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A demonstration of methods

While reviewing an old text book an integral containing sines and sine inverse was encountered, namely, $$\int_{0}^{\pi/2} \int_{0}^{\pi/2} \sin(x) \, \sin^{-1}(\sin(x) \, \sin(y)) \, dx \, dy = \frac{\pi^{2}}{4} - \frac{\pi}{2}.$$

One can express $\sin^{-1}(z)$ as a series and integrate, but are there other methods nearly as efficient?

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  • $\begingroup$ did you try integrating by parts ? $\endgroup$ – reuns Jun 10 '16 at 7:00
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    $\begingroup$ I can tell I tried integration by parts in $x$, and then doing the integration with respect to $y$. Then one end up with something like $$\frac{1}{2}\int_0^{\pi/2}\log\Bigl(\frac{1+\sin x}{1-\sin x}\Bigr)\frac{\cos^2 x}{\sin x}\,dx,$$ which in principle can be evaluated using series (I think). But then one could equally well doing the series on arcsin from the beginning, I guess... $\endgroup$ – mickep Jun 10 '16 at 7:07
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Define the real function $\mathcal{I}:[-1,1]\rightarrow\mathbb{R}$ via the parametric integral

$$\mathcal{I}{\left(a\right)}:=\iint_{[0,\frac{\pi}{2}]^{2}}\mathrm{d}\theta\,\mathrm{d}\varphi\,\sin{\left(\varphi\right)}\arcsin{\left(a\sin{\left(\varphi\right)}\sin{\left(\theta\right)}\right)}.$$

If we perform the integration over $\varphi$ first, we can reduce the integral to an algebraic one by integrating by parts:

$$\begin{align} f{\left(a;\theta\right)} &:=\int_{0}^{\frac{\pi}{2}}\mathrm{d}\varphi\,\sin{\left(\varphi\right)}\arcsin{\left(a\sin{\left(\varphi\right)}\sin{\left(\theta\right)}\right)}\\ &=\left[-\cos{\left(\varphi\right)}\arcsin{\left(a\sin{\left(\varphi\right)}\sin{\left(\theta\right)}\right)}\right]_{0}^{\frac{\pi}{2}}-\int_{0}^{\frac{\pi}{2}}\mathrm{d}\varphi\,\frac{\left(-1\right)a\cos^{2}{\left(\varphi\right)}\sin{\left(\theta\right)}}{\sqrt{1-a^{2}\sin^{2}{\left(\varphi\right)}\sin^{2}{\left(\theta\right)}}}\\ &=\int_{0}^{\frac{\pi}{2}}\mathrm{d}\varphi\,\frac{a\cos^{2}{\left(\varphi\right)}\sin{\left(\theta\right)}}{\sqrt{1-a^{2}\sin^{2}{\left(\varphi\right)}\sin^{2}{\left(\theta\right)}}}.\\ \end{align}$$

Now we attack $\mathcal{I}{\left(a\right)}$ by changing the order of integration. Given $a\in[-1,1]$, we have

$$\begin{align} \mathcal{I}{\left(a\right)} &=\iint_{[0,\frac{\pi}{2}]^{2}}\mathrm{d}\theta\,\mathrm{d}\varphi\,\sin{\left(\varphi\right)}\arcsin{\left(a\sin{\left(\varphi\right)}\sin{\left(\theta\right)}\right)}\\ &=\int_{0}^{\frac{\pi}{2}}\mathrm{d}\theta\int_{0}^{\frac{\pi}{2}}\mathrm{d}\varphi\,\mathrm{d}\varphi\,\sin{\left(\varphi\right)}\arcsin{\left(a\sin{\left(\varphi\right)}\sin{\left(\theta\right)}\right)}\\ &=\int_{0}^{\frac{\pi}{2}}\mathrm{d}\theta\,f{\left(a;\theta\right)}\\ &=\int_{0}^{\frac{\pi}{2}}\mathrm{d}\theta\int_{0}^{\frac{\pi}{2}}\mathrm{d}\varphi\,\frac{a\cos^{2}{\left(\varphi\right)}\sin{\left(\theta\right)}}{\sqrt{1-a^{2}\sin^{2}{\left(\varphi\right)}\sin^{2}{\left(\theta\right)}}}\\ &=\int_{0}^{\frac{\pi}{2}}\mathrm{d}\varphi\int_{0}^{\frac{\pi}{2}}\mathrm{d}\theta\,\frac{a\cos^{2}{\left(\varphi\right)}\sin{\left(\theta\right)}}{\sqrt{1-a^{2}\sin^{2}{\left(\varphi\right)}\sin^{2}{\left(\theta\right)}}}\\ &=\int_{0}^{\frac{\pi}{2}}\mathrm{d}\varphi\,a\cos^{2}{\left(\varphi\right)}\int_{0}^{1}\mathrm{d}y\,\frac{1}{\sqrt{1-a^{2}\sin^{2}{\left(\varphi\right)}\left(1-y^{2}\right)}};~~~\small{\left[\cos{\left(\theta\right)}=y\right]}\\ &=\int_{0}^{\frac{\pi}{2}}\mathrm{d}\varphi\,a\cos^{2}{\left(\varphi\right)}\int_{0}^{1}\frac{\mathrm{d}y}{\sqrt{1-a^{2}\sin^{2}{\left(\varphi\right)}+a^{2}y^{2}\sin^{2}{\left(\varphi\right)}}}.\\ \end{align}$$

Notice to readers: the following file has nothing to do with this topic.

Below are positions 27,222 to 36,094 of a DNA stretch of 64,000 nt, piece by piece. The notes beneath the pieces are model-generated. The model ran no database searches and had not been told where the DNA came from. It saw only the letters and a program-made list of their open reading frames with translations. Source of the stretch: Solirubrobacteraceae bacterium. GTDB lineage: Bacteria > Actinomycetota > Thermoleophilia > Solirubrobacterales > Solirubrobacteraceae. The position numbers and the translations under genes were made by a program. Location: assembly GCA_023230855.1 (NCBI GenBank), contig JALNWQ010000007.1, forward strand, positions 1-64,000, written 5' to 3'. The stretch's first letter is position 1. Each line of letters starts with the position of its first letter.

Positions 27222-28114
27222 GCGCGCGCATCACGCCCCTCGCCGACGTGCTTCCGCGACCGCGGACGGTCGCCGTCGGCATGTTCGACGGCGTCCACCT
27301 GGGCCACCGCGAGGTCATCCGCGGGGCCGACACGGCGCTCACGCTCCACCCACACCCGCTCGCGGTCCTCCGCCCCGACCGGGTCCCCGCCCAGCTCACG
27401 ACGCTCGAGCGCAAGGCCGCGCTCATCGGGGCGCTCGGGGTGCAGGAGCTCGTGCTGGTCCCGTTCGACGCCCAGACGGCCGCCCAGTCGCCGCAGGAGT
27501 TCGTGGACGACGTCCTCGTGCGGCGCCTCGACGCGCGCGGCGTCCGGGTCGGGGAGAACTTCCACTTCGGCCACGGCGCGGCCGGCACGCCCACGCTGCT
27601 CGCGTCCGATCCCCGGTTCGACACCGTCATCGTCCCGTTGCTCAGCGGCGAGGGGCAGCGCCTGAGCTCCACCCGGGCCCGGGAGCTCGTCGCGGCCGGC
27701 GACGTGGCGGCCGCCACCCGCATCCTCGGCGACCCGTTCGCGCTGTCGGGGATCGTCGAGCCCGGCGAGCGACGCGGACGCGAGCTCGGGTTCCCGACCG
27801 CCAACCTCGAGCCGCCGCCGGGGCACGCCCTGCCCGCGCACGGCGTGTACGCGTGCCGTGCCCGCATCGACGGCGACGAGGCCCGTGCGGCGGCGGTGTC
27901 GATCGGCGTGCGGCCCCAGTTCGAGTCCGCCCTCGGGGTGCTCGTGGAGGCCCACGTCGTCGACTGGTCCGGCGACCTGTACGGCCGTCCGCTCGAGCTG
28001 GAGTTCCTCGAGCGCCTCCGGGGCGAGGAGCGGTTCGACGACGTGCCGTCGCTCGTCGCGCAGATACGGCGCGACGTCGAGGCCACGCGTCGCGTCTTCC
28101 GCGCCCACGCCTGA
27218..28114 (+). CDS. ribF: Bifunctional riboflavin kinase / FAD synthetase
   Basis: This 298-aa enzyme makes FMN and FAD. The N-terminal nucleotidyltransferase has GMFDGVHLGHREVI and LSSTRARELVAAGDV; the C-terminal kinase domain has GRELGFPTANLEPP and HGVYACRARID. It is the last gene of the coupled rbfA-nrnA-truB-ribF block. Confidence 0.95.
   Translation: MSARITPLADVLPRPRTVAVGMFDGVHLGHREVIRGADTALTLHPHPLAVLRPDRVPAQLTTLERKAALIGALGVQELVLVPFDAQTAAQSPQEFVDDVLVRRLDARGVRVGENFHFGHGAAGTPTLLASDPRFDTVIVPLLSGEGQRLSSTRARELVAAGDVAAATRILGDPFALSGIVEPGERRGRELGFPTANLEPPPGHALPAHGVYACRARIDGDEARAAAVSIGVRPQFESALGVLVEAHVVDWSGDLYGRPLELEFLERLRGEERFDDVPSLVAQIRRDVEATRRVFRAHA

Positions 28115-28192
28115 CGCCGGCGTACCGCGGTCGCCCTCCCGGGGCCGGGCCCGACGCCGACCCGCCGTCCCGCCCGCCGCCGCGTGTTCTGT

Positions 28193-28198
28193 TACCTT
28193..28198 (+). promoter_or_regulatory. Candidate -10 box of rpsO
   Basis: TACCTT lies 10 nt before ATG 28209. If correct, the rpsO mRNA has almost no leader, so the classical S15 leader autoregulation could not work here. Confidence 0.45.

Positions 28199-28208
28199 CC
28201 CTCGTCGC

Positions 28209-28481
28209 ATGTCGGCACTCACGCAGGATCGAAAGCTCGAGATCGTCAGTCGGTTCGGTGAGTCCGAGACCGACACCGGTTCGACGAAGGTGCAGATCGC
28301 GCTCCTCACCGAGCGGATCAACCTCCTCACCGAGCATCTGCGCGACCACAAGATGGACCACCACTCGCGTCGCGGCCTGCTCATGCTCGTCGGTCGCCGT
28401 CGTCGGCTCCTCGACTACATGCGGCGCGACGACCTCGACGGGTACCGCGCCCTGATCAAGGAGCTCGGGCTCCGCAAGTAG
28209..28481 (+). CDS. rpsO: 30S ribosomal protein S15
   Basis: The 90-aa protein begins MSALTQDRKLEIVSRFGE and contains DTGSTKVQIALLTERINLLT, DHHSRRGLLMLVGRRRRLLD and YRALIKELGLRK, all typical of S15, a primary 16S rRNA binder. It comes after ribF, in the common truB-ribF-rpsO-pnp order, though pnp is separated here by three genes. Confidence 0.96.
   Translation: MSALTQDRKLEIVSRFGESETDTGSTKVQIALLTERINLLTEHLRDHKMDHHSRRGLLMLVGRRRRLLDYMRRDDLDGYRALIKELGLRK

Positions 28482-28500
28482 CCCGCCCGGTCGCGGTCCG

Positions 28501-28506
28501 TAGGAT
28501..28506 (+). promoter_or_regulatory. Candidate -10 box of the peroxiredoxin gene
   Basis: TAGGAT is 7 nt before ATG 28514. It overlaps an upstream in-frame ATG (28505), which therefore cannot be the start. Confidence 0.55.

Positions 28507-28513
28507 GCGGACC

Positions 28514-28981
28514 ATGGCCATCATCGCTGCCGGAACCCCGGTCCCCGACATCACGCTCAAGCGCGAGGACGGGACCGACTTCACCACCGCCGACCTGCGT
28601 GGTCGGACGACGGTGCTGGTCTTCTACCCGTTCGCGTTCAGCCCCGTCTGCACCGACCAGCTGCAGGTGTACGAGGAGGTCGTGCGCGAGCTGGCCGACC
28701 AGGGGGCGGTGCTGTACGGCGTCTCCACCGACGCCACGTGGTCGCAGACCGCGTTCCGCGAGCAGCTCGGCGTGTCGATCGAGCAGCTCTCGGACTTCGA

Recall that the inverse hyperbolic sine may be defined via

$$\operatorname{arsinh}{\left(z\right)}:=\int_{0}^{z}\frac{\mathrm{d}x}{\sqrt{1+x^{2}}}=z\int_{0}^{1}\frac{\mathrm{d}t}{\sqrt{1+z^{2}t^{2}}};~~~\small{z\in\mathbb{R}}.$$

Then,

$$\begin{align} \mathcal{I}{\left(a\right)} &=\int_{0}^{\frac{\pi}{2}}\mathrm{d}\varphi\,a\cos^{2}{\left(\varphi\right)}\int_{0}^{1}\frac{\mathrm{d}y}{\sqrt{1-a^{2}\sin^{2}{\left(\varphi\right)}+a^{2}y^{2}\sin^{2}{\left(\varphi\right)}}}\\ &=\int_{0}^{\frac{\pi}{2}}\mathrm{d}\varphi\,\frac{\cos^{2}{\left(\varphi\right)}}{\sin{\left(\varphi\right)}}\cdot\frac{a\sin{\left(\varphi\right)}}{\sqrt{1-a^{2}\sin^{2}{\left(\varphi\right)}}}\int_{0}^{1}\frac{\mathrm{d}y}{\sqrt{1+\frac{a^{2}\sin^{2}{\left(\varphi\right)}}{1-a^{2}\sin^{2}{\left(\varphi\right)}}y^{2}}}\\ &=\int_{0}^{\frac{\pi}{2}}\mathrm{d}\varphi\,\cos{\left(\varphi\right)}\cot{\left(\varphi\right)}\operatorname{arsinh}{\left(\frac{a\sin{\left(\varphi\right)}}{\sqrt{1-a^{2}\sin^{2}{\left(\varphi\right)}}}\right)}\\ &=\int_{0}^{1}\mathrm{d}x\,\frac{\sqrt{1-x^{2}}}{x}\operatorname{arsinh}{\left(\frac{ax}{\sqrt{1-a^{2}x^{2}}}\right)};~~~\small{\left[\sin{\left(\varphi\right)}=x\right]}\\ &=\int_{0}^{1}\mathrm{d}x\,\frac{\sqrt{1-x^{2}}}{x}\operatorname{artanh}{\left(ax\right)}\\ &=\int_{0}^{1}\mathrm{d}x\,\frac{\sqrt{1-x^{2}}}{x}\int_{0}^{1}\mathrm{d}t\,\frac{ax}{1-a^{2}x^{2}t^{2}}\\ &=\int_{0}^{1}\mathrm{d}x\int_{0}^{1}\mathrm{d}t\,\frac{a\sqrt{1-x^{2}}}{\left(1-a^{2}x^{2}t^{2}\right)}\\ &=\int_{0}^{1}\mathrm{d}t\int_{0}^{1}\mathrm{d}x\,\frac{a\left(1-x^{2}\right)}{\left(1-a^{2}t^{2}x^{2}\right)\sqrt{1-x^{2}}}\\ &=\int_{0}^{1}\mathrm{d}t\int_{0}^{1}\mathrm{d}x\,\left[\frac{1}{at^{2}\sqrt{1-x^{2}}}-\frac{\left(1-a^{2}t^{2}\right)}{at^{2}\left(1-a^{2}t^{2}x^{2}\right)\sqrt{1-x^{2}}}\right]\\ &=\int_{0}^{1}\mathrm{d}t\,\left[\int_{0}^{1}\mathrm{d}x\,\frac{1}{at^{2}\sqrt{1-x^{2}}}-\int_{0}^{1}\mathrm{d}x\,\frac{\left(1-a^{2}t^{2}\right)}{at^{2}\left(1-a^{2}t^{2}x^{2}\right)\sqrt{1-x^{2}}}\right]\\ &=\int_{0}^{1}\mathrm{d}t\,\left[\frac{\pi}{2at^{2}}-\frac{\pi\left(1-a^{2}t^{2}\right)}{2at^{2}\sqrt{1-a^{2}t^{2}}}\right]\\ &=\frac{\pi}{2a}\int_{0}^{1}\mathrm{d}t\,\frac{1-\sqrt{1-a^{2}t^{2}}}{t^{2}}\\ &=\frac{\pi}{2}\int_{0}^{1}\mathrm{d}t\,\frac{a}{1+\sqrt{1-a^{2}t^{2}}}\\ &=\frac{\pi}{2}\left[\arcsin{\left(at\right)}-\frac{at}{1+\sqrt{1-a^{2}t^{2}}}\right]_{0}^{1}\\ &=\frac{\pi}{2}\left[\arcsin{\left(a\right)}-\frac{a}{1+\sqrt{1-a^{2}}}\right].\blacksquare\\ \end{align}$$